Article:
You Could Argue
I Have Wavered From The Task
The title of the blog is The Sydney School of Sculpture. My task was to establish what that was and in so doing reinforce it, in order to make it more real, more understood and perhaps more appreciated.
I have so far, in my attempts to describe it, explored the outer edges of it, perhaps because it is in those regions I am most comfortable.
I would not be able to be there, on the outer edge, without the benefit of the core. Perhaps I hesitate to define it narrowly, because in so doing I become stained with the purity of the core, that it might bruise some more elaborate sense I have of myself.
To bring it down is to dry it out, to make it simply what it is. Sculpture by its nature is elemental. That should be more a pleasure than a struggle. To find at the end of it all, from all the questioning, from the beating around the bush is only to have strayed.
Let me be free to embrace the core. (Memo to self).
We have established that The Sydney School began from the building on the tradition of sculpture practice taught at The National Art School at East Sydney. We can accept that that tradition was informed largely by the history of western sculpture, which included all the other "sculptures" which had informed and influenced it.
We accept that the history of sculpture and the innovations correspond to the same innovations that happened in all the arts and sciences through the centuries. The line as it moves along is fuzzy at its leading edge. One struggles to identify precisely the shape of it as it digests the events presented by the changing times.
The leading edge of the line as it emerges is blurred and time is needed to focus on it. Each age requires us to take out a new prescription. We strain and then finally we say, ah. That's what it was and it was obvious all along. There is a box of glasses I have as I have struggled to focus on the various strains as they have emerged, whether it was New York abstraction, or conceptual art, (never spelled with capitals), or whether it was Post Modernism or Contemporary Art. I have further fuzzied it recently with the evocation of the Extemporary .*
Ultimately though, as time passes, the shape of it is clear again. At a certain point in our lives we find 'newness' distracting and ironically blinding. I often wondered how Monet could paint those scenes of the countryside without being distracted by what Picasso was up to down on the battle fields of youth.
Perhaps at a certain age, curiosity simply fails to spark. Ultimately ease yields as much fruit.
Let me be free to embrace the core.
The Sydney School explored a new language of sculpture as defined by the promise of what was in the 1970's still a new sculpture material, even though Picasso, Smith and Caro had seemingly roughly mapped the whole area.
It was the view of sculptors and teachers that the language that the new material, (steel), provided was able to shed the extraneous, to bring sculpture nobly down, not only metaphorically, but also literally, off the pedestal, to bring it into an unelevated, human space, that was more democratic, more real and seemingly eternally full of potential.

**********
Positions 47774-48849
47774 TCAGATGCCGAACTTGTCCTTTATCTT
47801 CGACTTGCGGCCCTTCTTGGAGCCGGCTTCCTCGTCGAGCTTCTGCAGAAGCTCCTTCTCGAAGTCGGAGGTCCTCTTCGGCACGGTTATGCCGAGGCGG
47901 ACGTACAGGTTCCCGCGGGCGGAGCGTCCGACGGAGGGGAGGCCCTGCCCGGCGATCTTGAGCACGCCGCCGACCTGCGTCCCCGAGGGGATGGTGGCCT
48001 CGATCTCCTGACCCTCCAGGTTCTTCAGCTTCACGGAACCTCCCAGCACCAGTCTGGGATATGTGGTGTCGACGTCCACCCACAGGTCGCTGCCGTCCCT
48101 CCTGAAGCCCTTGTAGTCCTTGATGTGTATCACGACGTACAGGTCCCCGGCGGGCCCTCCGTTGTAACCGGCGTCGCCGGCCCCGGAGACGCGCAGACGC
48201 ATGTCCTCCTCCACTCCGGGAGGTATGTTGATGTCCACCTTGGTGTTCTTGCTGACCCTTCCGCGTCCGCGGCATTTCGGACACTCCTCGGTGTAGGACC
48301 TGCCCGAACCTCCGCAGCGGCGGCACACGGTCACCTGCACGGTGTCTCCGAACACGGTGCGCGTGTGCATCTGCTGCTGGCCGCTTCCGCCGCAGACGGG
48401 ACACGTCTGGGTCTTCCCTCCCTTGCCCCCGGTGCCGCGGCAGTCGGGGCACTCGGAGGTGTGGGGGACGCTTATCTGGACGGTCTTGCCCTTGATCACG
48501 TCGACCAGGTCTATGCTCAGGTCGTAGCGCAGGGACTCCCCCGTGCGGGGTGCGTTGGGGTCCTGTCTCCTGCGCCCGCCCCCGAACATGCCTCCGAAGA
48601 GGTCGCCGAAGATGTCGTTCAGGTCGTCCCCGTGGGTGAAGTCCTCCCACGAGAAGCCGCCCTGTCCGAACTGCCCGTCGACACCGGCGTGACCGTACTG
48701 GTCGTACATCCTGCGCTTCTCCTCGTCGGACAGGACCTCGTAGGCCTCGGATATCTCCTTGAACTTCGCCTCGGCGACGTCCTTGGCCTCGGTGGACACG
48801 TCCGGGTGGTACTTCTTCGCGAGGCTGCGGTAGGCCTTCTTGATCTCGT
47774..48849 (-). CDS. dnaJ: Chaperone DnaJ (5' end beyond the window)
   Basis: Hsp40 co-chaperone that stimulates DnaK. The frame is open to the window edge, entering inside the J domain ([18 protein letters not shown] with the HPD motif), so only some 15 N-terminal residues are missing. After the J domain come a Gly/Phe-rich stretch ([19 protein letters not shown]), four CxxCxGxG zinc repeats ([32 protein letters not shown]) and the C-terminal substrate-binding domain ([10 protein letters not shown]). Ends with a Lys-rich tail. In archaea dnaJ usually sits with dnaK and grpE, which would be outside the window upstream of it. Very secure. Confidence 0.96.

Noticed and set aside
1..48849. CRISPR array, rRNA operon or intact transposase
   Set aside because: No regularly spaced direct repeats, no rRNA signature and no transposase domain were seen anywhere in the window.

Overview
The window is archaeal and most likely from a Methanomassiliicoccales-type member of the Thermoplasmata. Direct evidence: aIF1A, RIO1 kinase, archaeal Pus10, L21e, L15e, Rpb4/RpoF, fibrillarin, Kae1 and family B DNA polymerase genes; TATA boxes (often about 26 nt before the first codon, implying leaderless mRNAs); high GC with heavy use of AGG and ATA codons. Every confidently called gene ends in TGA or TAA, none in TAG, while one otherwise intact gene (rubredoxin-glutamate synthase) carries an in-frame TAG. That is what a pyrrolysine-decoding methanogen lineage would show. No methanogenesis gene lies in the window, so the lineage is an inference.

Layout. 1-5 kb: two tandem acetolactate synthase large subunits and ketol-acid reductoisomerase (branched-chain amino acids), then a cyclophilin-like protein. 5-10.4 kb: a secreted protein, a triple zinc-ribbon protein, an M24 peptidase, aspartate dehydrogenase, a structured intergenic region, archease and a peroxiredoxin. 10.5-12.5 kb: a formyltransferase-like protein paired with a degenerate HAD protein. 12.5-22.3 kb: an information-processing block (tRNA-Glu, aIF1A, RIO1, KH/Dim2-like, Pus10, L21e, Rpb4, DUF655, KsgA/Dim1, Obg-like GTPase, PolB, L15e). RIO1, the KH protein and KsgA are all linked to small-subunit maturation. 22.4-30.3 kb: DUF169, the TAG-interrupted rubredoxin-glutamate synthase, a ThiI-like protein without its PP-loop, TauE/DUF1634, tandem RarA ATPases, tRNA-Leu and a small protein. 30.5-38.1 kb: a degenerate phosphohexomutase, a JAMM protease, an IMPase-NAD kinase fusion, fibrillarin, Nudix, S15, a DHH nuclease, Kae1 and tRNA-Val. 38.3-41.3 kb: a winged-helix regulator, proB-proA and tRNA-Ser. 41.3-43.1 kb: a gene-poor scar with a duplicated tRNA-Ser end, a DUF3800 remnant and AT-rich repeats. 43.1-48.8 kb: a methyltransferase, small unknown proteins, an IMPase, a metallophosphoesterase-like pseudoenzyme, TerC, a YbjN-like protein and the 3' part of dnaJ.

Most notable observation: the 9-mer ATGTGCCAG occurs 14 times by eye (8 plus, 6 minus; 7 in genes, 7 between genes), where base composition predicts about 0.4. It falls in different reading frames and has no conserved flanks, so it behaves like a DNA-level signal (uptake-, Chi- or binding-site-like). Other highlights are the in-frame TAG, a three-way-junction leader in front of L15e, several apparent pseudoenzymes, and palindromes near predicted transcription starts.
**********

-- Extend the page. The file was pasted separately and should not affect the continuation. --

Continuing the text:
It was a cause and there were champions, and believers and those who would fight and those who would die by it. It seemed like we we just beginning a voyage of discovery our lives could not exhaust.
There was a certain point, when I was still a young sculptor, that the area was perceived by others to be already bereft and barren. Steel had had its turn in the limelight. The world could not keep making space to accommodate the ambition and expanse of it.
Being that the area also was largely, with very notable exceptions, being explored by men, in the context of a very persuasive and strong emerging feminism that this view of sculpture was very quickly given its marching orders by the central art machinery.
Like Christians and vanquished soldiers, the sculptors stole away into the undergrowth and the catacombs and the expensive restaurants. We continued to ply our wares and our strong beliefs. We stole lives as sculptors invisibly, without much support at all from the art world. From having a power withdrawn from us we prevailed. The empowered seventies gave way to the expressive eighties and the calculating nineties where the sculptors had no part to play. As time passed I grew older so that by now, forty years have passed. This millennium has seen the emergence of the new young.
So in the core of The Sydney School we have the sculptors who use steel, who embrace what they believe to be the absolute best of what history can provide by way of example. In that commonly shared belief they have enjoyed a conversation about sculpture.
There was a time when Braque and Picasso's work was unable to distinguished, one from the other, when style and identity were unnecessarily paired.
This moment was viewed by the sculptors as sacred. Those artists set a standard of modesty and purity of intent that defied individual progress or career. Commerce was completely removed from these ideals.
Throughout history these moments of flowering are the moments of vulnerability. The focus brings a loss of vigilance. Standards set are at their most vulnerable. They are there seemingly in order to be usurped.
Hankering for the new as we do, in the west, we are predictably mesmerised new sets of emperor's clothes.
The sculptors have learnt to be patient, to be a distant voice, to hold faith unaided by support or glory. It is somehow in keeping with the nature of the activity after all.
The task I have set myself to explain The Sydney School of Sculpture is almost anathema to that process. Its continuing life seem to require its being concealed in the undergrowth. Any light shedding will induce the sculptors and sculpture to burrow further.
*See post that discusses a possible emergence of the Extemporary.